The Comfort of a Warm Movie

Pieces of April

Since seeing the charming, sweet, and smart Pieces of April a few days ago, I’ve been trying to figure out why it brought to mind the sadly underrated and under-seen Stuart Saves His Family.

Harold Ramis’ 1995 comedy was based on Al Franken’s tiresome and never-funny Stuart Smalley character from Saturday Night Live, and in enlarging Stuart’s world beyond the public-access studio, an amazing transformation happened: The movie became one of the best, most-affectionate, and most-accurate (if least-sober, so to speak) portraits of an alcoholic family ever committed to film.

Pieces of April, written and directed by Peter Hedges, is more drama than comedy, and the dysfunction it documents is milder, but it shares a few uncommon characteristics with Stuart: It has warmth toward its characters, avoids cheap sentiment, cherishes the small but significant moment, and has a genuine understanding of family dynamics. It also digs a tunnel straight to the heart, completely bypassing the brain, which is important because it’s creaky and doesn’t have a depth of character or emotion that you might hope for.

The movie stars Katie Holmes as ne’er-do-well April, long-estranged from her parents and two younger siblings. For reasons that aren’t ever made clear, April invites her suburban family to her ratty New York apartment for Thanksgiving dinner, and to meet her new boyfriend. Her stove breaks, and she’s forced to rely on the kindness of other tenants, cooking half the turkey (and getting some culinary lessons) in one apartment, having the bird held hostage by a neighbor who felt slighted, and finishing the job in someone else’s home. Meanwhile, the family makes the long drive to the big city, with occasional bickering and too much concern over the health of April’s sick mother (a wonderfully sharp Patricia Clarkson), who’s fed up with all the attention.

The movie is more snapshot than story; the characters don’t develop or change, and instead the audience simply gets to know them — and, most importantly, like them. Although April has stumbled many times in her life, she’s hell-bent on making a good meal for her family, and her determination to win their approval and do something right for a change is touching. Joy, April’s mother, is flinty but also vivacious and defiant. At one point on their journey, she begs her husband to stop the car, and her family is stricken. She tells them she has something ... very important ... to tell them ... then instructs them how to discretely dispose of food, and then collapses laughing.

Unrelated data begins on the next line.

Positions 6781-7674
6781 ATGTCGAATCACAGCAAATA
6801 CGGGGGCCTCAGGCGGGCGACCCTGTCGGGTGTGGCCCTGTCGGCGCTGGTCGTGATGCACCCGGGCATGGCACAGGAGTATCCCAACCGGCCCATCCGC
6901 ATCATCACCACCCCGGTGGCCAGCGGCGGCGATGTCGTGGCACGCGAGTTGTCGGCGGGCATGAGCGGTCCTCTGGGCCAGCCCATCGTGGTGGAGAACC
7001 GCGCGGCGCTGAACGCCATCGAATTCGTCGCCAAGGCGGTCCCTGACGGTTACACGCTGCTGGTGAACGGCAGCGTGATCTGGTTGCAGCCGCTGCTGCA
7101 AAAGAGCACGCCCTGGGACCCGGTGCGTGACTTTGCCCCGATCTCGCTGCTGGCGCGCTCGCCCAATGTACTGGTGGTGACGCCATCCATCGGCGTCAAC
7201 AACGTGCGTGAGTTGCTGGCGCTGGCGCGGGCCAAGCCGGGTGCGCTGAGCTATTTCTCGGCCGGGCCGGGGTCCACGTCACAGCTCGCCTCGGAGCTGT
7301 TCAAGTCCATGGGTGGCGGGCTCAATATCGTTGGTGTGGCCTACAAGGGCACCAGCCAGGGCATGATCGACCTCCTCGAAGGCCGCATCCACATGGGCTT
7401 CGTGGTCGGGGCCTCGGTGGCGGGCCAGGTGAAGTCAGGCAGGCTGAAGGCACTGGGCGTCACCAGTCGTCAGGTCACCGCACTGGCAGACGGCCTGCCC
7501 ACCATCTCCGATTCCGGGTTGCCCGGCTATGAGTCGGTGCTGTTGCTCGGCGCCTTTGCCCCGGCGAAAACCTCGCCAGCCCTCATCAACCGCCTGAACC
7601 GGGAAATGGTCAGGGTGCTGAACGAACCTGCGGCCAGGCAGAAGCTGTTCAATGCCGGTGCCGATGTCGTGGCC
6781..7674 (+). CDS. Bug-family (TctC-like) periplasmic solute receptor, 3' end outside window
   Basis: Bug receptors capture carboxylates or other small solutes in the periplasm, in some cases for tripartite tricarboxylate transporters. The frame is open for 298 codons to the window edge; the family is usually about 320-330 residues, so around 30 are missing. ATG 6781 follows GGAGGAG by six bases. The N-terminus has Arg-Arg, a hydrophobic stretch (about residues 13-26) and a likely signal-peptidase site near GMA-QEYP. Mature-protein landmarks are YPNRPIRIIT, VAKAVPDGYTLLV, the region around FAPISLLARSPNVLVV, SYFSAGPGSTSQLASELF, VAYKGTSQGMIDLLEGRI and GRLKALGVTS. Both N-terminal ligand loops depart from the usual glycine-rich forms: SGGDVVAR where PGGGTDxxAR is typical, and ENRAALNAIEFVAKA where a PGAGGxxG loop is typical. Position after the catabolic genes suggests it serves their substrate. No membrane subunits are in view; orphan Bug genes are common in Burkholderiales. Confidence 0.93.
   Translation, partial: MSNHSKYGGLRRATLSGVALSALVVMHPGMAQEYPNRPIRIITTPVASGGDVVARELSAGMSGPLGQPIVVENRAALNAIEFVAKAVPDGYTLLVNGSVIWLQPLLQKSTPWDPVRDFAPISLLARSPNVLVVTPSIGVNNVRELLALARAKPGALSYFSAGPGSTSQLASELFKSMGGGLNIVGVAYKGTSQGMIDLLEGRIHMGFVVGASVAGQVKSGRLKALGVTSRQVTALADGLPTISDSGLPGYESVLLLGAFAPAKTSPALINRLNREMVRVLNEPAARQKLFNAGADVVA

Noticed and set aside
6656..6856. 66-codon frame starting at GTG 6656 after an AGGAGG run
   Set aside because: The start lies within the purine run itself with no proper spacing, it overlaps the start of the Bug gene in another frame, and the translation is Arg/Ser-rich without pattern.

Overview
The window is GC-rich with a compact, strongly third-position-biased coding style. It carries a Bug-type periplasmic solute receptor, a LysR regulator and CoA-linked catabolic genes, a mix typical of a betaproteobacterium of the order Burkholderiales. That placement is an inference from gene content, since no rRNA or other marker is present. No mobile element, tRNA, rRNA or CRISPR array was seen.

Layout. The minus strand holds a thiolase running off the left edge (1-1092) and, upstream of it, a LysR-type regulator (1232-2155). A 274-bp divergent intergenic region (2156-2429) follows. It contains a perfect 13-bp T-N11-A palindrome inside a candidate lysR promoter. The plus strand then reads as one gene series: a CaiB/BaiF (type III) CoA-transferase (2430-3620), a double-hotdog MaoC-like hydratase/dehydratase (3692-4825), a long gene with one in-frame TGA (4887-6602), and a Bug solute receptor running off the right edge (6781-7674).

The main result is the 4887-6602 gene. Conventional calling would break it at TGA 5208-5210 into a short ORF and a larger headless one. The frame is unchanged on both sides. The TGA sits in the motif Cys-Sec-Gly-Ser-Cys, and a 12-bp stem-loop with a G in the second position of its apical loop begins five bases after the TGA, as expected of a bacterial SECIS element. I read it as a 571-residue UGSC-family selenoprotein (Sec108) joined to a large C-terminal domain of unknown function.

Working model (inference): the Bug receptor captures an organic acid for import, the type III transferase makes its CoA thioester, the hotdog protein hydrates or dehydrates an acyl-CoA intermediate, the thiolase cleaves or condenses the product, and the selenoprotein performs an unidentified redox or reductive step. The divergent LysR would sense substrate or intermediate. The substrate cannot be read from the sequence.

The rest of the characters don’t have much to do. Oliver Platt is the husband because there has to be a husband; the daughter Beth exists as a foil to April and to give Joy pleasant memories that she desperately wants to have of her wayward April; and the son is around to provide pot and take pictures, because photographs and their power play a small but vital role in the narrative.

The brood also serves to create a chorus of caring that’s so insistent Joy can barely stand it. She wants to be treated as she always has, even though she’s dying.

It is with Joy’s illness, and Hedges’ treatment of it, that Pieces of April really stands out. In the movie’s opening scenes, the audience knows there’s a heightened level of concern — the husband and kids rush around the house looking for her, panicking. But it’s only much later that it becomes clear that Joy has cancer, and the information is delivered so elegantly that it should serve as a text for film exposition. Looking through a photo album of her son’s pictures, Joy flips to the photograph of her breasts, and then turns the page to reveal the “new” woman she’s become. And in the bathroom, she adjusts her wig, a subtle gesture that makes the audience realize that the surgery didn’t eradicate the cancer.

Hedges, who wrote the novel What’s Eating Gilbert Grape? and its screenplay, also has a great eye for the intricacies of family interaction. One example: Joy, flattered but also horrified that her “good” daughter is a spittin’ image of her mother, wishes that Beth would start making her own mistakes instead of repeating hers.

Unfortunately, the movie doesn’t withstand much analysis. The plot mechanics are clunky, it gets a bit silly in the second half, the characters are too thin, and one gets the impression that some detours exist mostly to extend the running time to its still-meager 81 minutes.

But unlike Cold Mountain, a collection of significant flaws doesn’t sink Pieces of April. Its abundant strength is its heart, firmly rooted in love, and you’d have to be a cold, cold person not to be touched.

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